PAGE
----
Each year, author Sarah Brennan releases a new Chinese Calendar tale. This year it’s the turn of Rickshaw Rooster. By Carolynne Dear
“It’s funny,” muses Hong Kong children’s author Sarah Brennan, as we sit back in the comfortable confines of Cafe Causette where we’re meeting to talk about the release of her latest book. “Bookcases these days never seem to contain books anymore – they’re always full of ornaments and photo frames.”
It’s an interesting observation from a writer who is passionate about print and travels the world promoting not just her own stories, but reading in general, to avid school children.
We are living in age where technology is fast overtaking the written word, something that Brennan is very passionate about. But more on that later.
Australian by birth, Brennan has always loved writing and has taken on something of a celebrity status in Hong Kong for her Calendar Tales series of stories (my own two primary-aged children were in awe when I told them who I would be meeting for coffee, and demanded signed copies of their favourite books – in their eyes I was meeting the Kylie Minogue of children’s literature).
Each tale – ten have been published to date – follows the story of an animal linking with the current Chinese zodiac year. This year is the turn of the rather excitingly named Rickshaw Rooster.
“Writing and children, they’re my two loves. So I have my dream job,” she smiles.
Brennan’s first book, A Dirty Story was published in Hong Kong in 2004 and was an instant success with local school children. She followed it up with An Even Dirtier Story.
“So I was promoting these books in schools, and the children were loving them, but then I started feeling a bit guilty,” she says. “Being Hong Kong, there were obviously lots of Asian children in the classes and I thought it would be lovely to do something about their culture rather than submerge them with yet more Western ideas.”
So she went away, set up a publishing company and wrote Chester Choi, the story of a Chinese dragon who loves eating children but is secretly lonely. “This was a bit of a dummy publication to see if it worked – actually I needed it to work to pay the start-up bills – but I took it into schools and it seemed to be very popular, so I came away and wrote the story of Run Run Rat (to coincide with the Beijing Olympics and the year of the rat). And a few months after that, to my huge surprise, I walked into a party and everyone started clapping. To my utter joy Time Out had run a piece on favourite children’s books in the territory and Chester Choi and Run Run Rat had come in at number one and number two respectively, beating Harry Potter at number three. So to my absolute delight, for six weeks and in Hong Kong only, I beat Harry Potter!”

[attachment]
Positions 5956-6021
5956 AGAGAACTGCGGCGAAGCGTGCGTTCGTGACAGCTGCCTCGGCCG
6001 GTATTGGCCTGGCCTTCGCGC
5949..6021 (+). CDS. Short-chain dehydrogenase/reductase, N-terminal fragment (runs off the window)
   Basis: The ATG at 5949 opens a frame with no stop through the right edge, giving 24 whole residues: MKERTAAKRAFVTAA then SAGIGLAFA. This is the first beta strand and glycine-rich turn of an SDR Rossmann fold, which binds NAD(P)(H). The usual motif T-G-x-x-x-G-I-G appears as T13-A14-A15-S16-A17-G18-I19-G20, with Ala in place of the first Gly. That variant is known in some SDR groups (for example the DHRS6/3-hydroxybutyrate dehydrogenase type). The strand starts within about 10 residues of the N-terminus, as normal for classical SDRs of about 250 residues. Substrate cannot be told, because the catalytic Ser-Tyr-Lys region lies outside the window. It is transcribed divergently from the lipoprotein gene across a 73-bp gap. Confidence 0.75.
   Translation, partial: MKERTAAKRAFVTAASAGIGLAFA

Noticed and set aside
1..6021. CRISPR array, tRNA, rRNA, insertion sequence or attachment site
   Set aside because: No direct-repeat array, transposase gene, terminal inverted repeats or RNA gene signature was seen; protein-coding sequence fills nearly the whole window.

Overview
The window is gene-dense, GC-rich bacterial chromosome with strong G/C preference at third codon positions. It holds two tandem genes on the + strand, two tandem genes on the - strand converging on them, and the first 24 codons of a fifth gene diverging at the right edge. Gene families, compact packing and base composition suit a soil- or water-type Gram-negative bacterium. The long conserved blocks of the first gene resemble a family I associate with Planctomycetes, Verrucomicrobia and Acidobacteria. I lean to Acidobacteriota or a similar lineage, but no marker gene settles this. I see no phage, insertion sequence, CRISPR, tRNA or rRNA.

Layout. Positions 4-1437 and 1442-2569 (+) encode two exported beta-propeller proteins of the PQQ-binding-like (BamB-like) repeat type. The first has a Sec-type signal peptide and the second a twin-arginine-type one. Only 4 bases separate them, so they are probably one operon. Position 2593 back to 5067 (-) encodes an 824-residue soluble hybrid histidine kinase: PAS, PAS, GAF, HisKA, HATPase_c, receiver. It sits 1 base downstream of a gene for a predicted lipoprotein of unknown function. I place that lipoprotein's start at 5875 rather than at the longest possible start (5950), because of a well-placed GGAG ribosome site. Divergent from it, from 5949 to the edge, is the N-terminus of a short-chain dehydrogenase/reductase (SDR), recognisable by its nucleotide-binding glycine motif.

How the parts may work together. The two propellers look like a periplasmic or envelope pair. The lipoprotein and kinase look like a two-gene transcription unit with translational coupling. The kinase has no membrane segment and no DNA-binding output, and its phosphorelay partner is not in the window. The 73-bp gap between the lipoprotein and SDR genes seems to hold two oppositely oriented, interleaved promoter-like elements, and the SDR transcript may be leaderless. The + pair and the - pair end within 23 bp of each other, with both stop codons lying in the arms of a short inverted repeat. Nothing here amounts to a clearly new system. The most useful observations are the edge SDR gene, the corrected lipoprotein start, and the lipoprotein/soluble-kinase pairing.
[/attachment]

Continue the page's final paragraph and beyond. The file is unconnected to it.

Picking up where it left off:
Brennan then decided to introduce elements of Chinese history and culture into her stories – Ozzie Ox is based on Chinese farming practices, for example, and Temujin references Genghis Khan. And the rest, as they say, is history.
But what makes her books so popular? “I write what I want to write and I don’t hold back because my readers are children. I love the beauty of words, so my text is often littered with longer words and more complex vocabulary,” she says, using the “precocious Princess Precious” in Temujin as an example. “Children are clever, I haven’t had any complaints so far.”
The books have been hugely popular, both in Hong Kong and overseas. “I think with the emergence of China, schools are keen to pick up on something that will encourage the learning of Chinese culture and history. It’s also fantastic to see the looks on the faces of Chinese children in the overseas schools that I visit. When I’m in an Australian or British school and start talking about the Chinese zodiac their faces just light up – they’re thrilled to hear somebody talking about their culture.”